The Larger Catechism’s definition of a sacrament does not maintain the distinct shape we see in the Confession and Catechism, but with question 165 we are back in familiar territory:
Baptism is a sacrament of the New Testament, wherein Christ hath ordained the washing with water in the name of the Father, and of the Son, and of the Holy Ghost, to be a sign and seal of ingrafting into himself, of remission of sins by his blood, and regeneration by his Spirit; of adoption, and resurrection unto everlasting life.

Being ingrafted into Christ leads to forgiveness, regeneration, adoption, and even resurrection.

As in the sacraments, so in salvation generally: John Calvin argued that union with Christ was the key to both justification and sanctification and all other benefits that believers received. He begins his book on the application of the redemption purchased by Christ in this way:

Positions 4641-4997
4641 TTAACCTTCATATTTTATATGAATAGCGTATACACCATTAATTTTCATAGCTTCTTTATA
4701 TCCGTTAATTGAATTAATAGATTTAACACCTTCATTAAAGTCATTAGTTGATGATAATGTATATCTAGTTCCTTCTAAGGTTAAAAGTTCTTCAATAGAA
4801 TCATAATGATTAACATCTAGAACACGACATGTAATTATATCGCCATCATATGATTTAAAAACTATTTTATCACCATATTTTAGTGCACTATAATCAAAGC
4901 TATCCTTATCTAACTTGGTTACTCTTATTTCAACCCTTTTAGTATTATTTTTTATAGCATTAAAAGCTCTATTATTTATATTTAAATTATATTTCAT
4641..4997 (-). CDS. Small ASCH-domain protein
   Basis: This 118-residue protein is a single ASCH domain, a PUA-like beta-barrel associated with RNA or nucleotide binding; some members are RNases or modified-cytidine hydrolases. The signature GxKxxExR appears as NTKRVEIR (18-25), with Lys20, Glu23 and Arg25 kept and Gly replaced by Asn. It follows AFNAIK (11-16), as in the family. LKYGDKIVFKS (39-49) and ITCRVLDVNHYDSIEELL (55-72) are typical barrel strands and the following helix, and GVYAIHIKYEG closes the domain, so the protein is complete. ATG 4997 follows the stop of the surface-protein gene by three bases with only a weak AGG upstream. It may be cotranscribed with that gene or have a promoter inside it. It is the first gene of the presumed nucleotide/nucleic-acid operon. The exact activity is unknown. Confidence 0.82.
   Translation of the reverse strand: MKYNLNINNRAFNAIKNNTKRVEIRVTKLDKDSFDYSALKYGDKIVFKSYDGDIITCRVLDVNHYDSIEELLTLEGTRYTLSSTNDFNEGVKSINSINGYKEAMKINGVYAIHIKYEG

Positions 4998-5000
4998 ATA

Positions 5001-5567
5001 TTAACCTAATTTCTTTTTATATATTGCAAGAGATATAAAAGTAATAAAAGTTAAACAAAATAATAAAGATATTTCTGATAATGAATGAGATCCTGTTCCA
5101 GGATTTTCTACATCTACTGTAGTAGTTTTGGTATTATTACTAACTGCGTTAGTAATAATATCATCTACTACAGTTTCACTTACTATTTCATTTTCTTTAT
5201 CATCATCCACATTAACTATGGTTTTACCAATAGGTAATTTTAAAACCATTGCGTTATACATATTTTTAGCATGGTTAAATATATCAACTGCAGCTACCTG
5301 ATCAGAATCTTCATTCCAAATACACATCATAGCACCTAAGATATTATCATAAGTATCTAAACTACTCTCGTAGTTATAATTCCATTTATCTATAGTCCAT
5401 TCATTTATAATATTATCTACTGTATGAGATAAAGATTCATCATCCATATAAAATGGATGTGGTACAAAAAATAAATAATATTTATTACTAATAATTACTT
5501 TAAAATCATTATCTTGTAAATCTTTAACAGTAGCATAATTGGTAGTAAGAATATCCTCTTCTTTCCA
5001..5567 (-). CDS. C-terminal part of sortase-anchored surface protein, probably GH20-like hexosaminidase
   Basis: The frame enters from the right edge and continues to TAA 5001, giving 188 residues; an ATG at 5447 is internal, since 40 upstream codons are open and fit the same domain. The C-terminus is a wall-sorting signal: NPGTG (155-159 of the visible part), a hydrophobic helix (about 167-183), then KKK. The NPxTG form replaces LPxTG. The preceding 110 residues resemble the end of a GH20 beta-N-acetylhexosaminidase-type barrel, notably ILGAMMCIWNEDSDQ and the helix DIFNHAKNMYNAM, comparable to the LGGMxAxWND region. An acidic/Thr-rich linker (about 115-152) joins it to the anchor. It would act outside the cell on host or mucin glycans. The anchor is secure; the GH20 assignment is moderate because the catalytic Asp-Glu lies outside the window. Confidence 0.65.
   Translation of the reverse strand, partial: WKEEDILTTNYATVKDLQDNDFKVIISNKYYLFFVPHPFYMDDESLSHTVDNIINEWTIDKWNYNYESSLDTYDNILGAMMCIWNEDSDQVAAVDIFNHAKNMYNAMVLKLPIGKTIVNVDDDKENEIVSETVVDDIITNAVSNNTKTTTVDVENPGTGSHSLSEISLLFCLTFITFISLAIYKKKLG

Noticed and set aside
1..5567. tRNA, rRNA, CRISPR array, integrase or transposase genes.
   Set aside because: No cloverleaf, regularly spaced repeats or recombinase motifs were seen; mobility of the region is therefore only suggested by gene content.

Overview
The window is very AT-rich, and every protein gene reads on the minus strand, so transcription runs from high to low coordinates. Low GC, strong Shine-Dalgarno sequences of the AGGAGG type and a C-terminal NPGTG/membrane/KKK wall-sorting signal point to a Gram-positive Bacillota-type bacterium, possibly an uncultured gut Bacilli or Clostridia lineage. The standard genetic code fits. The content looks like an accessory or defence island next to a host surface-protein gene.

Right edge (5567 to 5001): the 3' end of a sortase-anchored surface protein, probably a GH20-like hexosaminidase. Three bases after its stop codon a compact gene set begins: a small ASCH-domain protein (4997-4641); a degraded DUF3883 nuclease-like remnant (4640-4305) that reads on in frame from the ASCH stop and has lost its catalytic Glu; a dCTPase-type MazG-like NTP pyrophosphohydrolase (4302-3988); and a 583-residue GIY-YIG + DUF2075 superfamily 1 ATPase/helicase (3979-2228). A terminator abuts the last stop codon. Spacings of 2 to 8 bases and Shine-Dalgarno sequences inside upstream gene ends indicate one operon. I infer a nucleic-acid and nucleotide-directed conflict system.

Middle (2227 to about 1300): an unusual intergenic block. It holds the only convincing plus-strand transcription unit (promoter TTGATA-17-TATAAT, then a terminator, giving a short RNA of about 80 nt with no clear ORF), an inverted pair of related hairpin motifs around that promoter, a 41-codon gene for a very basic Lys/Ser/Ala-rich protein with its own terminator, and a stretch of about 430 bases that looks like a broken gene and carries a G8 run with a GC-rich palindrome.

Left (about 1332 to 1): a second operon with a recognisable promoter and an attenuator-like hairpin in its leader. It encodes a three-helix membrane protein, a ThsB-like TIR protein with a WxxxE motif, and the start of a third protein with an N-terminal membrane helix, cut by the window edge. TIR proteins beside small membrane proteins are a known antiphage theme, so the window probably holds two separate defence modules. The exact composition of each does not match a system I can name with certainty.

We must now see in what way we become possessed of the blessings which God has bestowed on his only-begotten Son, not for private use, but to enrich the poor and needy. And the first thing to be attended to is, that so long as we are without Christ and separated from him, nothing which he suffered and did for the salvation of the human race is of the least benefit to us. To communicate to us the blessings which he received from the Father, he must become ours and dwell in us. Accordingly, he is called our Head, and the first-born among many brethren, while, on the other hand, we are said to be ingrafted into him and clothed with him, all which he possesses being, as I have said, nothing to us until we become one with him (3.1.1).